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Excel 2010 Essential Training
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Maintaining file compatibility


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Excel 2010 Essential Training

with Bob Flisser

Video: Maintaining file compatibility

One great thing about Excel 2010 is that the file format hasn't changed from the 2007 version. The four letter .XLSX file format of Excel 2010 is the same format used by Excel 2007 and also by Excel 2008 on the Mac. Now, this is different from the three letter .XLS format of older versions of Excel, that is 97 to 2003. Even so, there is formatting that you can apply in Excel 2010 that won't be fully recognized in Excel 2007.
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  1. 1m 35s
    1. Welcome
      57s
    2. Using the exercise files
      38s
  2. 19m 31s
    1. Exploring three common uses for Excel
      3m 17s
    2. Touring the interface
      3m 38s
    3. Finding the commands you need
      3m 51s
    4. Using Backstage view or the File tab
      3m 25s
    5. Maintaining file compatibility
      5m 20s
  3. 21m 23s
    1. Creating a worksheet
      5m 23s
    2. Techniques for copying and pasting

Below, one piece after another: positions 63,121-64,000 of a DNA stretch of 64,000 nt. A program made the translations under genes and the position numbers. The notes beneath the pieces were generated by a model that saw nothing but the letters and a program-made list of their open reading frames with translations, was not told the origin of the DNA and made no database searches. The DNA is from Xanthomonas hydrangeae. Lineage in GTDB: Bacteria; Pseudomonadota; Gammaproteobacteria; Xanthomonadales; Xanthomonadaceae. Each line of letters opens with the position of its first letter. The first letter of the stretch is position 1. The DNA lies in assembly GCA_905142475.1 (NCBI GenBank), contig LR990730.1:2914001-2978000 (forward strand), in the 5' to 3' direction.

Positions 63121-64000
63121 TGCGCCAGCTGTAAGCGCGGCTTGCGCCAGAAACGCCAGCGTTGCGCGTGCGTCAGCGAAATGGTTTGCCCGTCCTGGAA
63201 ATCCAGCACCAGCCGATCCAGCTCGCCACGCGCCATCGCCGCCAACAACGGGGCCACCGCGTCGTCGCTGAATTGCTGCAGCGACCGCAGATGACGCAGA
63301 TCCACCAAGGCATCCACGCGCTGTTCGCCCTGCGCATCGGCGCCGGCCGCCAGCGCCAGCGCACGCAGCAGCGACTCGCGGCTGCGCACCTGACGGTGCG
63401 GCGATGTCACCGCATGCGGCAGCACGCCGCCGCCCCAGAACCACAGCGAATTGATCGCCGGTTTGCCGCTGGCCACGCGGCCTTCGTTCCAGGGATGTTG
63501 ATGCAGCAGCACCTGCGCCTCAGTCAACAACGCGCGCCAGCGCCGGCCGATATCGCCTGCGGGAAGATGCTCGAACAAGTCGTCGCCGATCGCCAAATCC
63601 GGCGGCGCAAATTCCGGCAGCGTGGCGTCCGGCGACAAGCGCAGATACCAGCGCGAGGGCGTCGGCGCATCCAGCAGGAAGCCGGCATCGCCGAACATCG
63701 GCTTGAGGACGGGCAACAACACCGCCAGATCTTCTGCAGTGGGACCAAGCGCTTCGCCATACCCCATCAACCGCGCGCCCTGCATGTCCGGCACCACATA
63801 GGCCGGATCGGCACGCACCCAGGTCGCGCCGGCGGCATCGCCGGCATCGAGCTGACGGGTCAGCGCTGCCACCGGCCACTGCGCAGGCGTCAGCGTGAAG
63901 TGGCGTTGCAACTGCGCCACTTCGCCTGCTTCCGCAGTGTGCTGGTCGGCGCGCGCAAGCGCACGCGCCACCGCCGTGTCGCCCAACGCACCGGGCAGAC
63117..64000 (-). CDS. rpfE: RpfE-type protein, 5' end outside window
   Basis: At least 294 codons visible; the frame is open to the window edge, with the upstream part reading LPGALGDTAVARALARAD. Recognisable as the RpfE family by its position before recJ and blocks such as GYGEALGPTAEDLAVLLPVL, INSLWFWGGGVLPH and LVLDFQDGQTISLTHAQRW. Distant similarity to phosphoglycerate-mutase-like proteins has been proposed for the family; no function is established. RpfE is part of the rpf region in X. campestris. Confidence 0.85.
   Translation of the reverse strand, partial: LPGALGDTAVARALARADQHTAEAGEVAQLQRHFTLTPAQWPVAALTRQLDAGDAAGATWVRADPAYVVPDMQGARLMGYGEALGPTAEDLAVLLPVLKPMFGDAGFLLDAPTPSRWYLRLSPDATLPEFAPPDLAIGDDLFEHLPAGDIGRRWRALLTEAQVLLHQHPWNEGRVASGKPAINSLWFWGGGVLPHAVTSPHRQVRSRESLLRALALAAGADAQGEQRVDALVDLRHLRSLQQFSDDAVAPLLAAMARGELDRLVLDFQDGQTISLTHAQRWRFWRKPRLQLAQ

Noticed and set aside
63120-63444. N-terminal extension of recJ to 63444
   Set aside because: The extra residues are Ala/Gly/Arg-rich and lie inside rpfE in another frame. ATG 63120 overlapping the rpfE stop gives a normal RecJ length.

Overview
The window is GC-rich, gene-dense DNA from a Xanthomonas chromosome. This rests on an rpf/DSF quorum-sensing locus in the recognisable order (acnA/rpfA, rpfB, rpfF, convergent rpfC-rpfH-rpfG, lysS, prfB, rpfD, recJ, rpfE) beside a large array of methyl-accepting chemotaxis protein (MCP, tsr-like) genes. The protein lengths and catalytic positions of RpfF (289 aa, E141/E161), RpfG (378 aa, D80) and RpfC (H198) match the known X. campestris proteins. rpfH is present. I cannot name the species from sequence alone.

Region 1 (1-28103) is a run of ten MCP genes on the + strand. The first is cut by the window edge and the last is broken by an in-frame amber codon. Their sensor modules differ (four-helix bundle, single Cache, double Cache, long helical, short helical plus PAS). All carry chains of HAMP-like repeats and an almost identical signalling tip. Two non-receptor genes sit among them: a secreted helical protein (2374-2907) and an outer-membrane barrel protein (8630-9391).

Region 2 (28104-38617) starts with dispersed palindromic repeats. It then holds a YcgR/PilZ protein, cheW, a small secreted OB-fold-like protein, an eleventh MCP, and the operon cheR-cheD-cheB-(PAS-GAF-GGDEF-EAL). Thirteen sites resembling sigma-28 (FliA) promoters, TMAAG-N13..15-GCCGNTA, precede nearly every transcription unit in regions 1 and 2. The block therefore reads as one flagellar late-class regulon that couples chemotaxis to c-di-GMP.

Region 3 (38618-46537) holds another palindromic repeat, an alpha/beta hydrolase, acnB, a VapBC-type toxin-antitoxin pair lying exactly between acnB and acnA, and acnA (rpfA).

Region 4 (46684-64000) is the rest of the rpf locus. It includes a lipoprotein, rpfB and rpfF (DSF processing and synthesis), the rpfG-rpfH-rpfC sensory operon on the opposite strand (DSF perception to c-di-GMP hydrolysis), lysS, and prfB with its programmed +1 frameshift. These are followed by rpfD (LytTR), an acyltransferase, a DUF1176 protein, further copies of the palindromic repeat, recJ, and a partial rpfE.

3m 57s
    3. Entering data automatically with Auto Fill
      4m 37s
    4. Targeting large data groups
      4m 26s
    5. Changing a worksheet's structure
      3m 0s
  4. 47m 50s
    1. Understanding formulas and functions
      4m 41s
    2. Entering data in a worksheet
      3m 22s
    3. Adding numbers manually
      5m 1s
    4. Adding numbers using Sum and AutoSum
      6m 11s
    5. Adding a whole worksheet
      1m 48s
    6. Working with numbers in columns
      4m 53s
    7. Preventing errors using absolute references
      5m 57s
    8. Working with times and dates
      3m 8s
    9. Using IF
      4m 49s
    10. Using SUMIF and AVERAGEIF
      4m 15s
    11. Naming and using cell ranges
      3m 45s
  5. 33m 57s
    1. Formatting numbers and dates
      7m 6s
    2. Applying fonts, background colors, and borders
      4m 35s
    3. Adjusting columns, rows, and text
      5m 2s
    4. Using conditional formatting
      4m 6s
    5. Using custom conditional formatting
      5m 49s
    6. Adding pictures and shapes
      7m 19s
  6. 25m 27s
    1. Inserting SmartArt
      6m 54s
    2. Coordinating a look using themes
      3m 22s
    3. Applying built-in styles
      3m 16s
    4. Creating and sharing styles
      5m 33s
    5. Using templates
      4m 9s
    6. Creating and using original templates
      2m 13s
  7. 13m 23s
    1. Making the pieces fit
      4m 57s
    2. Inserting headers and footers
      3m 51s
    3. Printing and PDFs
      4m 35s
  8. 34m 3s
    1. Finding and replacing data
      3m 12s